Through the lens of the Trinity, the Angel of Yahweh is Jesus God the Son. This connection is not explicit in Scripture. But it is the best conclusion with the available data. Yahweh said to Israel in the wilderness, “I am going to send an angel before you” (Ex 23:20). This angel is the Angel of Yahweh because Yahweh says that he is “my angel” (Ex 23:24). The Angel has the power to pardon transgression—a prerogative of God alone—because Yahweh’s “name is in him” (Ex 23:21, cf. Mk 2:7, 10-11). Further, the Angel speaks as Yahweh himself and receives worship (Gn 22:13, Jgs 13:20, cf. Rev 19:10). Thus, the Angel of Yahweh seems to be Yahweh himself. But if Yahweh is one God (Dt 6:4), how can there be another being distinct from Yahweh yet function as him? Second Temple Judaism recognized this dilemma and had what is called the Two Powers controversy. The Early Church solved the dilemma by identifying the Angel of Yahweh with the Son in the Trinity.
Jesus as the Angel of Yahweh has two distinct functions in the DC. First, he is a military leader (Nm 22:22-23; Ps 34:8; 35:5-6; 1 Chr 21:27). He probably is identical to the Captain of Yahweh’s Hosts because he receives worship from Joshua and hallows the ground around him (Jos 5:15, cf. Ex 3:2-5; Dn 8:11). One of his functions as Captain is to purge the earth of wrong doers (Is 1:24-26; 2:12). Second, he is a Mediator for Israel. The Angel of Yahweh cried out the Yahweh for the deliverance of Jerusalem from the Exile (Zec 1:12). He removed the filthy garments of Joshua the high priest and forgave his sin (Zec 3:4). He also granted Joshua continual access to the DC (Zec 3:7).
. Daniel Porter, “God among the Gods: An Analysis of the Function of Yahweh in the Divine Council of Deuteronomy 32 and Psalm 82” (MA thes., Liberty Baptist Theological Seminary, 2010); Judson David Greene, “Omni and Intra: God’s Personal, Temporal, Locative Presence in the Divine Council,” 2018.
. The MT reads “sons of Israel,” but this is a textual corruption. The LXX has “angels of God” and DSS 4QDeutJ reads “sons of God.” See Michael S. Heiser, “Deuteronomy 32:8 and the Sons of God,” Bibliotheca Sacra 158 (2001): 52–74.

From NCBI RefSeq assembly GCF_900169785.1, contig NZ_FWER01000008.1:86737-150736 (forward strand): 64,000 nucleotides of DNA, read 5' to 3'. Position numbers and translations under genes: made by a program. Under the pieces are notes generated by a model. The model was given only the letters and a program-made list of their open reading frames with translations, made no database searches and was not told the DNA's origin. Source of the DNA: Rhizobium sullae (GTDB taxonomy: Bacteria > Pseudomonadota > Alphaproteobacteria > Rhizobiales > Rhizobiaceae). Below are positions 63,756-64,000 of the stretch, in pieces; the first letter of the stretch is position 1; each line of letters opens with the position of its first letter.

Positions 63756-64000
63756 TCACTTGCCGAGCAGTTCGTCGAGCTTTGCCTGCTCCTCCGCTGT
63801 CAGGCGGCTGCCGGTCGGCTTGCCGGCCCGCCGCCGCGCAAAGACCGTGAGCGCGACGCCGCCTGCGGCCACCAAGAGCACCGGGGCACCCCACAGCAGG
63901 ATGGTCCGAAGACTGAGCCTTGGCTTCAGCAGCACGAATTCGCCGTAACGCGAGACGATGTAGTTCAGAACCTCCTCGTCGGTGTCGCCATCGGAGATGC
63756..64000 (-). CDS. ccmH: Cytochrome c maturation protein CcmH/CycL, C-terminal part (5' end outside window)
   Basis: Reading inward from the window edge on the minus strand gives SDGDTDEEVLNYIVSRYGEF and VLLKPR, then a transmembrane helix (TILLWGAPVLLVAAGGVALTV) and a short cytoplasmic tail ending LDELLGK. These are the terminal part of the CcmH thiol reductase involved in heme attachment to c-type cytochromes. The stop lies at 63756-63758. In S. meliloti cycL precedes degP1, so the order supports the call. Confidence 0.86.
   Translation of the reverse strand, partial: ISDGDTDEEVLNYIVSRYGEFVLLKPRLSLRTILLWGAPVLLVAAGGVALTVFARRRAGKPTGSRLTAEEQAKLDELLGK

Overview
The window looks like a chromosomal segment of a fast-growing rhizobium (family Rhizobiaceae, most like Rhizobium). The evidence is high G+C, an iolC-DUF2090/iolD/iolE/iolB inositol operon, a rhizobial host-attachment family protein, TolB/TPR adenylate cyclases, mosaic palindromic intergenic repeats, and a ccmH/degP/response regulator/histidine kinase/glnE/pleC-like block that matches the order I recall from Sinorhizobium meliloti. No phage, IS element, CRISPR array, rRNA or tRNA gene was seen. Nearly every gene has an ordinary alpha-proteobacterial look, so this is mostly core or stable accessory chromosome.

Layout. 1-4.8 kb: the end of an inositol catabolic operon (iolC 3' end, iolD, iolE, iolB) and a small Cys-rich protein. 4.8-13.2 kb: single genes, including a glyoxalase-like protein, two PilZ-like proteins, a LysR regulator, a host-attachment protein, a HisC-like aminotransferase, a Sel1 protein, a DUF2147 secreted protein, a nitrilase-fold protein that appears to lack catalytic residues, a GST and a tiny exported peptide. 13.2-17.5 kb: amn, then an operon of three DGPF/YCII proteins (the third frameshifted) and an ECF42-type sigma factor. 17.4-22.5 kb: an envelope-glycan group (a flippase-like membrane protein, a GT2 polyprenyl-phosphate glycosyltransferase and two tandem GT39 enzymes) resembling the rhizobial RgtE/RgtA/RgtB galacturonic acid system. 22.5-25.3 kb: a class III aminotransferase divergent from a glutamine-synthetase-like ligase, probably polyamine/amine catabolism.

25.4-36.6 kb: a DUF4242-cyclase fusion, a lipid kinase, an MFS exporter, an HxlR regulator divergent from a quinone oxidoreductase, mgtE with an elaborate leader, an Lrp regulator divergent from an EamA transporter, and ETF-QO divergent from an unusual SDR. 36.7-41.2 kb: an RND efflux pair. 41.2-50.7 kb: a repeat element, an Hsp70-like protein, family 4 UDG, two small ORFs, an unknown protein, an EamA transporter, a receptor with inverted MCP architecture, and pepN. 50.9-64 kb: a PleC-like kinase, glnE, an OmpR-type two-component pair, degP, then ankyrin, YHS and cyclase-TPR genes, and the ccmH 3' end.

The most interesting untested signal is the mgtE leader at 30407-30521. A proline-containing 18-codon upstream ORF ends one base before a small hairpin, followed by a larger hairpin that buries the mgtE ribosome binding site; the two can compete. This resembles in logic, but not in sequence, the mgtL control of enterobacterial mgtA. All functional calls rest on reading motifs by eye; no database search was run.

. This structure is based off the work done by Marylyn Ellen White, “The Council of Yahweh: Its Structure and Membership” (PhD diss., University of St. Michael’s College Faculty of Theology and University of Toronto (Canada), 2012), ii. This structure is reflected in Paul’s mention of the “principalities and powers.” See Ronn A. Johnson, “The Old Testament Background for Paul’s Use of ‘Principalities and Powers’” (PhD diss., Dallas Theological Seminary, 2004).
. The article on the Satan (הַשָּׂטָן) is often cited as denoting a title (GKC §126.d). Therefore, the conclusion goes, Satan as a personal being is not mentioned in the Old Testament because that word simply denotes an office, not a specific person. While this is a possibility, it rests on the assumption that the “archenemy of God” concept was still evolving and would not come to fruition until the first century CE. However, understanding the all the Scripture is Christian Scripture and it all reflects a single (though changing) reality, we should expect to find some mention of the “archenemy of God” in the Old Testament. The article on the Satan indicates best-in-class and causes the substantive to become a personal name (GKC §126.e, IBHS 13.6.a).
. Some people take this as a reference to the Trinity. This is possible doctrinally, but not probable grammatically. It is most likely a repetitive apposition used to emphasize the attribute (IBHS 12.5.a, GKC §133.k).
. Prophets were generally recognized to be part of the DC because they stand “in the council (סוד) of Yahweh” (Jer 23:18, cf. Ps 89:7). Yahweh “does nothing except he reveals his council (סוד) to his servants the prophets” (Am 3:7, cf. 1 Sa 3:7, 21). See Michael S. Heiser, The Unseen Realm: Recovering the Supernatural Worldview of the Bible (Bellingham, WA: Lexham Press, 2015), 238.
. Alan Franklin Segal, “Two Powers in Heaven: The Significance of the Rabbinic Reports about Binitarianism, Ditheism and Dualism for the History of Early Christianity and Judaism” (PhD diss., Yale University, 1975).
. Justin Martyr, “Dialogue with Trypho,” in The Apostolic Fathers with Justin Martyr and Irenaeus, ed. Philip Schaff, Alexander Roberts, and James Donaldson, vol. 1, Ante-Nicene Fathers (Grand Rapids: William B. Eerdmans Publishing Company, 2001), 363–7.
. That the high priest had access to the DC may have implications for Jesus’ high priesthood. What did the high priest do in the DC? And how did Jesus perform his work in reference to the DC?